The Tory MP, who was forced to quit as chief whip after an intense backlash following claims he called police officers protecting the Prime Minister "plebs", suggested No 10 "wanted this to go away" but said he could not live with knowing he had been "stitched up".
Mitchell believes he would still be in government if footage of the exchanges had been swiftly released. Cabinet Secretary Sir Jeremy Heywood, who viewed the tape in the days after the incident, was sharply criticised by MPs last month over his botched investigation.
The CCTV scenes threw into doubt police claims about what went on when the then Tory enforcer was refused exit through Downing Street's main gates on his bicycle.
But the footage only came to light after he faced a battle with officials to obtain his own copy of the tape.
Mitchell said he did not believe claims that the video could not be released on national security grounds were genuine.
"They really wanted me to lie low and let them get on with running the country but I couldn't do that - I couldn't wake up every morning for the rest of my life knowing that I had been stitched up."
Mitchell only asked to see the closed circuit footage of the altercation with police at the main gates of Downing Street on the day he resigned, October 19, but was not shown it for nearly three weeks.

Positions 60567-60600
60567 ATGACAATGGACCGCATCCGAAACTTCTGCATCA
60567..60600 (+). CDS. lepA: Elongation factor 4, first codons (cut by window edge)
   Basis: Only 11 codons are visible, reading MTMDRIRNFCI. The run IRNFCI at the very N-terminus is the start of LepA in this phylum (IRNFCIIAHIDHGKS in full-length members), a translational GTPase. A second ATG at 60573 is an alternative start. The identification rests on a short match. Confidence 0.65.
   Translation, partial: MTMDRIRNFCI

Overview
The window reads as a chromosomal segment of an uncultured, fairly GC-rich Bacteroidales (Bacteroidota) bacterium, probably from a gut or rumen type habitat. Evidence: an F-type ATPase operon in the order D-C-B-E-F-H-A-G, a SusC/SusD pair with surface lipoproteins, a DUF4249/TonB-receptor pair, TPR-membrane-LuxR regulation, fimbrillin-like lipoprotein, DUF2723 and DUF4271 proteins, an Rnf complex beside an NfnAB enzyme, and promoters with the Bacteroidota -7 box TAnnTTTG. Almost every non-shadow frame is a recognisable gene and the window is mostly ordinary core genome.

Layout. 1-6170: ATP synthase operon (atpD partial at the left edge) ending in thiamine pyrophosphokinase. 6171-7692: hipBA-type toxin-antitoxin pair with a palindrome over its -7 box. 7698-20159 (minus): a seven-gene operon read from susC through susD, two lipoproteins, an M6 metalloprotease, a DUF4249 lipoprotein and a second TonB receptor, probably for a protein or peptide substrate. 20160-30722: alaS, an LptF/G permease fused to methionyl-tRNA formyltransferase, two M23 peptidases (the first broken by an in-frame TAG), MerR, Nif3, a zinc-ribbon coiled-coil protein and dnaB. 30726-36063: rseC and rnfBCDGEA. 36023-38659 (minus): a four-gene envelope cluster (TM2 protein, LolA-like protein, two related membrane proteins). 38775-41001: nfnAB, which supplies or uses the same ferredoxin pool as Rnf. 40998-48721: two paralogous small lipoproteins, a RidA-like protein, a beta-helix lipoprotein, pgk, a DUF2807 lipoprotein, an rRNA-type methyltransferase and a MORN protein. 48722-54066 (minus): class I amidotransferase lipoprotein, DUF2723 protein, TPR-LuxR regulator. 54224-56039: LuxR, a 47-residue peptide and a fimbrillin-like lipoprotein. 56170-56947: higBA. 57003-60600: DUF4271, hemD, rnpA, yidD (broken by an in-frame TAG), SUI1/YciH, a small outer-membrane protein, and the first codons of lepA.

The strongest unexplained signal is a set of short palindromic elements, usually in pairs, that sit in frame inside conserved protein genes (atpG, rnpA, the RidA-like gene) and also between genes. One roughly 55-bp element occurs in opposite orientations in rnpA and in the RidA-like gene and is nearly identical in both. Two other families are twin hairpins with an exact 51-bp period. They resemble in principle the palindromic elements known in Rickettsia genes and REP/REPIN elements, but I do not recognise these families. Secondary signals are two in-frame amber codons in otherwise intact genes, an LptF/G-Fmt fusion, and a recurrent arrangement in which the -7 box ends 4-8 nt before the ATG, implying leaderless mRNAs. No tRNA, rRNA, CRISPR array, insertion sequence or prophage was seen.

"It was quite a frustrating experience," he said.
Mitchell was told he could not have a copy for national security reasons and it took almost a month before that decision was reversed.
"I do not think the arguments about national security were genuine, no," he told the programme.
He added: "I do not think that the release of the CCTV affects national security."
The Sutton Coldfield MP believes the footage, with a now disputed email purporting to be an eyewitness account of the event, would have quickly cleared his name if Downing Street had agreed to its release at the time.
"Well I think that, had the CCTV been released earlier, together with the email, I think that it would have been discovered quite early on that something was quite seriously wrong with this and I suppose, had that happened, I might still be in Government today."
Of suggestions Downing Street altered initial briefing notes to include the word pleb, he said: "I understand that two of the three poisonous phrases are in it, but whether there were two or three or one, whether it was done within one minute or an hour or three hours of the incident at the gate, it is wholly and totally untrue."
Four arrests have been made as part of the Operation Alice investigation into the incident. The row ignited when Mitchell was accused of a heated rant against officers as he left Downing Street on September 19.
Pressure intensified after The Daily Telegraph published a police log of the incident, which claimed he called officers "plebs" and swore at them repeatedly.
He insisted he did not use the words attributed to him and later said he was the victim of a deliberate attempt to "toxify" the Tories and ruin his career.
Prime Minister David Cameron repeated his desire earlier this week for a "thorough" inquiry into the Downing Street altercation.